After months of political turmoil, Premier Jason Kenney will learn the results of his leadership review later today.
Kenney faces a judgment unlike any other in his 25-year political career. It could end his time as premier of Alberta, compromise the future of the party he co-founded in 2017, and set the province on 12 months of political chaos leading up to the May 2023 provincial election.
The United Conservative Party will announce the results of the review on Kenney’s leadership between 4 and 6 p.m. via livestream from Spruce Meadows in Calgary. Eligible party members cast mail-in ballots between April 9 and May 11.
The review comes after months of political turmoil from the grassroots members, UCP constituency associations and Kenney’s own UCP MLAs.
Kenney has faced low polling numbers with most public polls over the 18 months, suggesting the NDP led by Rachel Notley could regain a majority government next year. Voices within the UCP say the party needs to find a new leader to prevent that from happening.
Political observers think Wednesday’s result will settle nothing and only create more turmoil. Kenney has further muddied the waters by stating he will accept a result of 50 per cent plus one.
Brian Jean, the UCP MLA for Fort McMurray-Lac la Biche, and Kenney’s main rival, said Kenney must resign if he doesn’t win a strong mandate from members.
“He may get more than 50 per cent plus one,” Jean said. “But you don’t get to exercise the powers of a party leader without a big number. You need that big number to get that moral authority to lead.”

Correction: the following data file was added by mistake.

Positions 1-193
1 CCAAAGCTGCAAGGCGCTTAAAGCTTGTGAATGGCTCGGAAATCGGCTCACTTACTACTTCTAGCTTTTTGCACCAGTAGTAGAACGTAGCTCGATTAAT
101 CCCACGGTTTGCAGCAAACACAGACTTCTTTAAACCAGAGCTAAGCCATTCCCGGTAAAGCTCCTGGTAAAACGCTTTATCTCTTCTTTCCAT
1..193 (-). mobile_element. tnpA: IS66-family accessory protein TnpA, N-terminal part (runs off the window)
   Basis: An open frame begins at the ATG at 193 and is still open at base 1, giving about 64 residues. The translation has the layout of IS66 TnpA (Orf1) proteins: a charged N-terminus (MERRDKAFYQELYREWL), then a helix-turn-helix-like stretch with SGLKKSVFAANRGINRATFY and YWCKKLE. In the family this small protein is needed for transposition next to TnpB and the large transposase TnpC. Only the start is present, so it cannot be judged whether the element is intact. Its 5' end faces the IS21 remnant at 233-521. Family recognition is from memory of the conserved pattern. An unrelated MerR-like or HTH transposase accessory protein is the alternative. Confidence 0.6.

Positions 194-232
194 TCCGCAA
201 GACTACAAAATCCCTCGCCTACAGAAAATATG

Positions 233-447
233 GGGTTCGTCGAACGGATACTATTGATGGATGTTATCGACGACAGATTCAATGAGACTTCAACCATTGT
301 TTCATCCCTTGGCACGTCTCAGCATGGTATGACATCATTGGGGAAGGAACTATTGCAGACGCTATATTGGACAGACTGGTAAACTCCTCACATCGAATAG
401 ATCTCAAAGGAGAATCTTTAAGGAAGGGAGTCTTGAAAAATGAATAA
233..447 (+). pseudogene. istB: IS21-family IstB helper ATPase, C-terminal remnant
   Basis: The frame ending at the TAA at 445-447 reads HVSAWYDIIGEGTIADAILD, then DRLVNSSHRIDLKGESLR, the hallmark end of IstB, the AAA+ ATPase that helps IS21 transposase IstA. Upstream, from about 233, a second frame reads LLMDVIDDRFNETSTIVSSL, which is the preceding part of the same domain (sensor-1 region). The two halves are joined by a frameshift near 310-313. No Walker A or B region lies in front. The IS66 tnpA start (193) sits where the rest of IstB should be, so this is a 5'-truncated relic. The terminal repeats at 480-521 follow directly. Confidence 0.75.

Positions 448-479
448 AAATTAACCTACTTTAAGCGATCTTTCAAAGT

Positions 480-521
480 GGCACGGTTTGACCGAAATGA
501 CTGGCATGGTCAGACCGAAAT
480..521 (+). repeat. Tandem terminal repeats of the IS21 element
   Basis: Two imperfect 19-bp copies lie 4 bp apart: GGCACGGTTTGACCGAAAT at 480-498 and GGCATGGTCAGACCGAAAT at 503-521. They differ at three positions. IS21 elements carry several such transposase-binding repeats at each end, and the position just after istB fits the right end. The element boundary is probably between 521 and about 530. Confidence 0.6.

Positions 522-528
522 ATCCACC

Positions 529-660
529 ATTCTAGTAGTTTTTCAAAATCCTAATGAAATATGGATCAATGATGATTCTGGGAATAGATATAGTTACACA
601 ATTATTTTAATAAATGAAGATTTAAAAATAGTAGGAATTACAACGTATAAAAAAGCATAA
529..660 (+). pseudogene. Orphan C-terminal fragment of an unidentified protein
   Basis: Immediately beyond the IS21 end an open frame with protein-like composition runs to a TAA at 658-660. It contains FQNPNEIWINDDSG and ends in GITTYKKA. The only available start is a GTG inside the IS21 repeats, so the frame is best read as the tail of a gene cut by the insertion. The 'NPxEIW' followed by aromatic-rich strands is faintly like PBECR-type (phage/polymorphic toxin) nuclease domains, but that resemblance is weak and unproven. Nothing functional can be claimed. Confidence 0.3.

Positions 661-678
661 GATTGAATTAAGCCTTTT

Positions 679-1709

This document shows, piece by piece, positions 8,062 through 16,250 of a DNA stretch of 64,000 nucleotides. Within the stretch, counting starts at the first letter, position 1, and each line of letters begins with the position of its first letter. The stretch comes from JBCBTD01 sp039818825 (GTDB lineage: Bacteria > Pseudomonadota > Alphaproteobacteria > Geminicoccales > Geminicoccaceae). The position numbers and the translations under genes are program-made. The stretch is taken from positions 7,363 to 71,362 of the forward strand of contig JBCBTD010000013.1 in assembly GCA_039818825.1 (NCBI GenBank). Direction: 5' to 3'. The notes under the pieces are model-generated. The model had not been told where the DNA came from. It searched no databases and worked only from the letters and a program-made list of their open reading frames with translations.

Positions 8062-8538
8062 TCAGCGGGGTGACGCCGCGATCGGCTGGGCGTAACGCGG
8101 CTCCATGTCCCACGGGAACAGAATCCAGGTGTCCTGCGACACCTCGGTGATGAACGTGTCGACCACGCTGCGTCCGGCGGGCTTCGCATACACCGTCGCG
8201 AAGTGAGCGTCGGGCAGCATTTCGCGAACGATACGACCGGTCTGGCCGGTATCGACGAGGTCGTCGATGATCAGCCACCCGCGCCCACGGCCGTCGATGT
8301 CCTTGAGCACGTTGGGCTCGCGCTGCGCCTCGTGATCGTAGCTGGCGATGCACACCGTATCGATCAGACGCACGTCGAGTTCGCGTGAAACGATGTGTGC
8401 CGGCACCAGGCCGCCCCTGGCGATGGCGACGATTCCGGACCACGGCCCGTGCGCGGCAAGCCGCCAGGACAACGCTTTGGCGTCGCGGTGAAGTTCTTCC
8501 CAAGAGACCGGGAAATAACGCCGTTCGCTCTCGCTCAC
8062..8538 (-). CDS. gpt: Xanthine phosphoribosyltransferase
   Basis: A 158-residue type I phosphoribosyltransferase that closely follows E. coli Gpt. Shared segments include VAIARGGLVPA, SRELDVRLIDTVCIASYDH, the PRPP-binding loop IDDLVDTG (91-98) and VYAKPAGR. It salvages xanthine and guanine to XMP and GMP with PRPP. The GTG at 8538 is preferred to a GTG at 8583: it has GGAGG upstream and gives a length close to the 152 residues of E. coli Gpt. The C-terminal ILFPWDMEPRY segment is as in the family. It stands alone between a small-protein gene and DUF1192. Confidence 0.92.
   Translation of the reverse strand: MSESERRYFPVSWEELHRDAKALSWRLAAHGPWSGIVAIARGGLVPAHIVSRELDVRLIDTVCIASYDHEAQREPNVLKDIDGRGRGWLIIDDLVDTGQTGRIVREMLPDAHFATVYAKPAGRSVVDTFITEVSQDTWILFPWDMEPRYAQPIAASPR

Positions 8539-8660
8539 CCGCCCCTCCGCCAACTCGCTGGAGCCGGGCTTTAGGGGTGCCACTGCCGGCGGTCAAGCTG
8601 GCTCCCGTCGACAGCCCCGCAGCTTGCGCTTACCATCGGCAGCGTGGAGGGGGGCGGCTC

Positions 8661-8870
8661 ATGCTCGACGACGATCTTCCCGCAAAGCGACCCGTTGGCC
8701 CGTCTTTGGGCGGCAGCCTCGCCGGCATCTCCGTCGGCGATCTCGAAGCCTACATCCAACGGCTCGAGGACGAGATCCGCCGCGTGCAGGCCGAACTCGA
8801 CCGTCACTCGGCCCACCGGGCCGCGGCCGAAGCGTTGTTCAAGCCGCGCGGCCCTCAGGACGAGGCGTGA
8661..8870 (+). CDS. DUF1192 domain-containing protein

Kenney believes the no vote is being driven by Albertans who opposed public health restrictions enacted by his government such as masking and vaccine passports to contain the spread of COVID-19.
The party changed its original plan for a one-day, in-person vote in Red Deer on April 9 to a mail-in ballot, due to fears that 15,000 new members would overwhelm the venue chosen for the event. Many believed the majority of those new members signed up to vote against Kenney.
Kenney has expressed confidence he will survive his review. After appearing before the U.S. Senate Committee on Energy and Natural Resources in Washington on Tuesday, he said concerns over COVID are waning.
“I think most of the divisions in my party came from COVID policy, and that’s understandable,” he said. “But I think that’s now in the rearview mirror.
“We’re leading Canada in economic growth, and I think most of the members of my party just want to move forward into the future.”
Still there remain questions about the integrity of the vote, despite the party’s efforts at transparency, which included the services of audit and consulting company Deloitte to collect the ballots and a livestream of the room where volunteers validated members’ identification and eligibility.
Jared Wesley, a political scientist at the University of Alberta, said criticism over the party’s late decision to move to a mail-in ballot and the ongoing RCMP investigation into the 2017 UCP leadership race have hurt people’s trust in the process.
“I don’t think it matters what the actual outcome is going to be,” Wesley said. “There are going to be critics out there that won’t believe the result, regardless of what the outcome is.”
Kenney is expected to deliver a speech after the result is announced but will not take questions from the media. Kenney has said dissident UCP MLAs will be expected to fall in line or leave the caucus if he wins the review.
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